Contextual Communications Gives Resellers New Opportunities

Posted 13 May 2021

The challenge of silos and vendor lock-in is making communication more fragmented and complex. It’s a pain point sorely felt by the channel, who are struggling to make money in a world where the proportion of business transacted through a telephone is diminishing and where their customers are starting to feel the constraints of UC walled gardens. 

So how can resellers break the mould as well as create differentiation and value? Contextual communication could be the answer. This is when rich media comms like voice, text and video capabilities are embedded inside an application, website or device – as an integrated part of the workflow and process of the application or site, rather than as an adjunct. It’s open and so silos are removed. It enables person to person, and person to application, interactions to become centered around, and informed by, the specific task. Contextual communication makes it much easier for the channel to offer open, joined up solutions that allow people to interact with businesses, customers and the real world using all, and any, available media.

Applying Contextual Comms – What Could We Build?

Contextual communications presents huge opportunity for the channel to add value to their customers’ businesses by building out value added services or applications in a vast array of scenarios, for example: 

  • In customer-focused businesses, service agents can much more quickly and easily pre-empt why a customer is contacting them. They’d be able to see instantly which web page a customer is on before they hit the ‘click to call’ button, how they got there and what other services they use. Additional context such as that customer’s previous contact history can also set the stage for more meaningful interactions. 
  • Employees communicating or collaborating with partner organisations outside of their firewall will experience frictionless interactions, providing context and relevant information instantly and removing the need to download plugins. For example, a video conversation where participants simply click on a web link to get connected and that allows everyone to access the relevant current and historical documentation from within the same link – all without having to context switch to create a traditional conference phone call.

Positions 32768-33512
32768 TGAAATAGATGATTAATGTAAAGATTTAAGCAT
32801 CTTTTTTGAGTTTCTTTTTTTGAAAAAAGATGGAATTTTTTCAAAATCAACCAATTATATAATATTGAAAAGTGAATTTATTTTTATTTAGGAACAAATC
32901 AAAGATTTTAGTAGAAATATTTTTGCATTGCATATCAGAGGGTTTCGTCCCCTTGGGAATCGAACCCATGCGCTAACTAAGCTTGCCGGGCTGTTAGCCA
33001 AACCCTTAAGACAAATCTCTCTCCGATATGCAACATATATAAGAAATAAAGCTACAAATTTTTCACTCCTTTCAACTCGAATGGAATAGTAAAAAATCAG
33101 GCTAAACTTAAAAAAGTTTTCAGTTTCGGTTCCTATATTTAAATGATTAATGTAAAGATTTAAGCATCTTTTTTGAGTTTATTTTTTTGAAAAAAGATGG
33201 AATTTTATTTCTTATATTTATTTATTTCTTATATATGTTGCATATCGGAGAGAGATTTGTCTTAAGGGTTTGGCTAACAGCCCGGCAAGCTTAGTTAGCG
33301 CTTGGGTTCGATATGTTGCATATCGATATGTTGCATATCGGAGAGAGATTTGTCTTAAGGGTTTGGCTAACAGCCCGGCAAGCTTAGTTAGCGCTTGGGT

• Even entirely new services could be created. For example, forward-thinking housing associations, and other organisations that provide accommodation to vulnerable people, are already improving daily contact for thousands of people in real time. By analysing patterns of communication they can identify when the cognitive state of an individual is changing, and give a predictive assessment about the needs of every resident calling in to them before that call is even answered. 

Unified communications has long provided opportunities for resellers, but the game is shifting with digital transformation (DX) and changing customer behaviour. There is far less value and opportunity in simple telephony solutions and with frustrating rich media tools built to operate within strict walled gardens. In order to effectively differentiate and add value, the channel needs to begin building new value propositions that map onto this change and embrace the flexibility needed to meet different customer requirements. Contextual communication is the open, pervasive and simple response needed to do this, opening up new opportunities to add value to customer businesses. 

This article was originally published by UC Today.